Electronic Whistle-stops: The Impact of the Internet on American Politics

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Greenwood Publishing Group, 1998 - 221 Seiten

Fifty years ago, the political whistle-stop tour was thus named because trains blew their whistles twice when making unscheduled stops in backwater towns. Like its distant cousin, the electronic whistle-stop brings the candidate's message directly to the people, but with one outstanding difference: the new whistle-stop offers politicians an accuracy, efficiency, and success at voter persuasian unimaginable to by earlier whistle-stoppers such as Harry Truman.

As Selnow shows, American political campaigns have an extraordinary affinity for electronic devices. They have seized upon electronic bulletin boards, home pages, and electronic libraries. Since political campaigns are communication campaigns, Selnow concludes that candidates who successfully inform, persuade, enlighten, and even confuse voters will win votes. Selnow also examines the debate between those who argue that new technologies have improved efficiency and those who believe that the innovations have affected society in other ways. Scholars and students of American political communication must read this book; the lively style will also make it exciting reading for anyone interested in this new political tool.

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Inhalt

Context Lessons of the Past Formats for the Future
xxxi
Theory Mass Communication and Its Lessons for the Internet
1
Media History and Evolution New Formats New Content
35
Political Communication on the Internet
67
Mainstream Candidates on the Internet
71
The Rank and File New Voices in Political Campaigns
101
Experiments on the Web Information Innovations
119
The Press Politics and the People
141
The Use and Impact of the Internet on Journalism The Reporters View
147
A Changing Public Agenda and Audience Fragmentation
181
The Publics Acceptance of the Internet
201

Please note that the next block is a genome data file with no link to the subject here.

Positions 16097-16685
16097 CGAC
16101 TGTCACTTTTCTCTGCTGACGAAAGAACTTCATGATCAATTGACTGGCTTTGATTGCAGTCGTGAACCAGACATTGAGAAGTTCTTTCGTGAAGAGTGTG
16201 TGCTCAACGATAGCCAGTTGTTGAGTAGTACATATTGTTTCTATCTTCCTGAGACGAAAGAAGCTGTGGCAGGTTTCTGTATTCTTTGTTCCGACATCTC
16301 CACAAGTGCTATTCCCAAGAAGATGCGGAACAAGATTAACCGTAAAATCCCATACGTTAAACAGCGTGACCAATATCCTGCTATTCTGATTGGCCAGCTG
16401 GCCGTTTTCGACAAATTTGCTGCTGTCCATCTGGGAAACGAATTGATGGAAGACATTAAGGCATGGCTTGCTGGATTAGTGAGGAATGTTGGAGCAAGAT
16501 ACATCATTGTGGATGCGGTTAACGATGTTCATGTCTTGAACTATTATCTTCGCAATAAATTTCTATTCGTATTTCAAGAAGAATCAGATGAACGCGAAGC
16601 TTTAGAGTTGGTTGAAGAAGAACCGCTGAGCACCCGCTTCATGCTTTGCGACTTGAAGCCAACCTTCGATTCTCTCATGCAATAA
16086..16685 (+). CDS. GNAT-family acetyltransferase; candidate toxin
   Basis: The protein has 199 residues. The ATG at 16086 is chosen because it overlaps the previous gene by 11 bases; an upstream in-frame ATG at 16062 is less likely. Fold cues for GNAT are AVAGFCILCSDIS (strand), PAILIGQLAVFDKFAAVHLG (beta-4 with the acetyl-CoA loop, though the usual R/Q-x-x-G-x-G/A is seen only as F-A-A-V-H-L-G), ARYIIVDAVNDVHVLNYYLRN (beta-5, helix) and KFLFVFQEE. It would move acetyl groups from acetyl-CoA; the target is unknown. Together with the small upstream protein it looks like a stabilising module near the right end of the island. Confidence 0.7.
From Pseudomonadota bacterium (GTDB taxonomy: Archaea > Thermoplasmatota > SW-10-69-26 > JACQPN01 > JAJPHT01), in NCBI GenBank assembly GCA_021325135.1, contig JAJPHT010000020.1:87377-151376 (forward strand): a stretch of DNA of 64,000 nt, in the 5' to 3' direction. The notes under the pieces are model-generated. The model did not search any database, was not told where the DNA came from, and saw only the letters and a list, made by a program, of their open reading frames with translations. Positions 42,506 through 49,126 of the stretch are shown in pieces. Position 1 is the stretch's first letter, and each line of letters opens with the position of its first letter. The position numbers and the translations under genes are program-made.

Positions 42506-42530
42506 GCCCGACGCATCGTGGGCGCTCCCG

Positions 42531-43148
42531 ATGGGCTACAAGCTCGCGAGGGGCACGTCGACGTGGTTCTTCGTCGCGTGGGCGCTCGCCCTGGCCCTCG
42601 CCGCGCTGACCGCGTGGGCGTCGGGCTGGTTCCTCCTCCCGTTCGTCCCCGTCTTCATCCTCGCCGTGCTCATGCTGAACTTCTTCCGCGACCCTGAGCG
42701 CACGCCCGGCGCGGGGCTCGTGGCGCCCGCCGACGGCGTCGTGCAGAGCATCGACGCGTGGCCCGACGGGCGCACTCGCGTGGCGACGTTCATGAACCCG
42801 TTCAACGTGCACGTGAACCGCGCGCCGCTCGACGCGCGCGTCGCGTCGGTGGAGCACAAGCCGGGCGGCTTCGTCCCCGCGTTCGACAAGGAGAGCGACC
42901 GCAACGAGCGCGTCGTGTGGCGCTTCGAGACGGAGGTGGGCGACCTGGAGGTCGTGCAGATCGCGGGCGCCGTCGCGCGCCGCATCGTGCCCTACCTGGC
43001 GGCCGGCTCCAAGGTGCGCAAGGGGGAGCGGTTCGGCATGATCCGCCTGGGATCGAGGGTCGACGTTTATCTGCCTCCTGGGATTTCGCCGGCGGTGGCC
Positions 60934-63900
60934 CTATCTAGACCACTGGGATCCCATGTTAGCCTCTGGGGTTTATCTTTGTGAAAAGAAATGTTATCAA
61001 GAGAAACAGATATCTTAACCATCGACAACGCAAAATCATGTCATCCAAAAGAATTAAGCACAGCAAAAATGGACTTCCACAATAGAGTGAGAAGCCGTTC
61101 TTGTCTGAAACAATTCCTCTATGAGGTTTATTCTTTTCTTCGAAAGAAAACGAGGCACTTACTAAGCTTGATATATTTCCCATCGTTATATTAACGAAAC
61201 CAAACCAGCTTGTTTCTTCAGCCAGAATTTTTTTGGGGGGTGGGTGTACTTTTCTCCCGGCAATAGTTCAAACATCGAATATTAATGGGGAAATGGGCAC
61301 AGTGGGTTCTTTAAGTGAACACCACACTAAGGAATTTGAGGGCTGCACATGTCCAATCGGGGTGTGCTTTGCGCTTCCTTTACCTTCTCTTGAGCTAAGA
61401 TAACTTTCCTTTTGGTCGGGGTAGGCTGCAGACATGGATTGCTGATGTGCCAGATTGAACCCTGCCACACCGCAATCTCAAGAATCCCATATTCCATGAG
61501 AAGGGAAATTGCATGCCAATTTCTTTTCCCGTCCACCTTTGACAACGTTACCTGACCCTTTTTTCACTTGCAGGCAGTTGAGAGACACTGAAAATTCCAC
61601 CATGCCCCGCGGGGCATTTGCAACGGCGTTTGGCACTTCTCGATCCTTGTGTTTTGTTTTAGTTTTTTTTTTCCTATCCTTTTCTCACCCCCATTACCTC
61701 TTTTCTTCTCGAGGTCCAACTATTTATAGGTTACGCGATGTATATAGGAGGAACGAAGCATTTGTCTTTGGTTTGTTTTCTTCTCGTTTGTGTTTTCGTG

Further Reading
207
Index
211
Urheberrecht

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Beliebte Passagen

Seite 101 - In this and like communities, public sentiment is everything. With public sentiment nothing can fail ; without it nothing can succeed. Consequently he who moulds public sentiment goes deeper than he who enacts statutes or pronounces decisions. He makes statutes and decisions possible or impossible to be executed.
Seite 119 - Who are to be the electors of the federal representatives? Not the rich, more than the poor; not the learned, more than the ignorant; not the haughty heirs of distinguished names, more than the humble sons of obscure and unpropitious fortune. The electors are to be the great body of the people of the United States.
Seite 40 - Printers are educated in the Belief, that when Men differ in Opinion, both Sides ought equally to have the Advantage of being heard by the Publick; and that when Truth and Error have fair Play, the former is always an overmatch for the latter...
Seite 48 - ... had a package for us. We went down to get it. You know what it was? It was a little cocker spaniel dog, in a crate that he...
Seite 147 - All writing slants the way a writer leans, and no man is born perpendicular, although many men are born upright. The beauty of the American free press is that the slants and the twists and the distortions come from so many directions, and the special interests are so numerous, the reader must sift and sort and check and countercheck in order to find out what the score is. This he does. It is only when a press gets its twist from a single source, as in the case of government-controlled...
Seite 44 - [Television] won't be able to hold on to any market it captures after the first six months. People will soon get tired of staring at a plywood box every night.
Seite 181 - General Eisenhower the support he will need to carry out the great tasks that lie before him. I pledge him mine. We vote as many, but we pray as one. With a united people, with faith in democracy, with common concern for others less fortunate around the globe, we shall move forward with God's guidance toward the time when his children shall grow in freedom and dignity in a world at peace.
Seite 157 - silence(s) the contrary interpretations of the past" (Middleton and Edwards, 1990:8). The Sociology of News Six "prestige papers" (Pool, 1952) are selected: the New York Times, the Washington Post, the Los Angeles Times, the Wall Street Journal, the Chicago Tribune, and the Des Moines Register.
Seite 181 - It is traditionally American to fight hard before an election. It is equally traditional to close ranks as soon as the people have spoken. From the depths of my heart I thank all of my party and all of those independents and Republicans who supported Senator Sparkman and me.

Über den Autor (1998)

GARY W. SELNOW is Professor of Communication at San Francisco State University and the develomsr of America's Voice, a nation-wide program using television and the Internet to air the political views of American voters. He is the author or editor of six books, including Society's Impact on Television (Praeger, 1993) and High-Tech Campaigns (Praeger, 1994).

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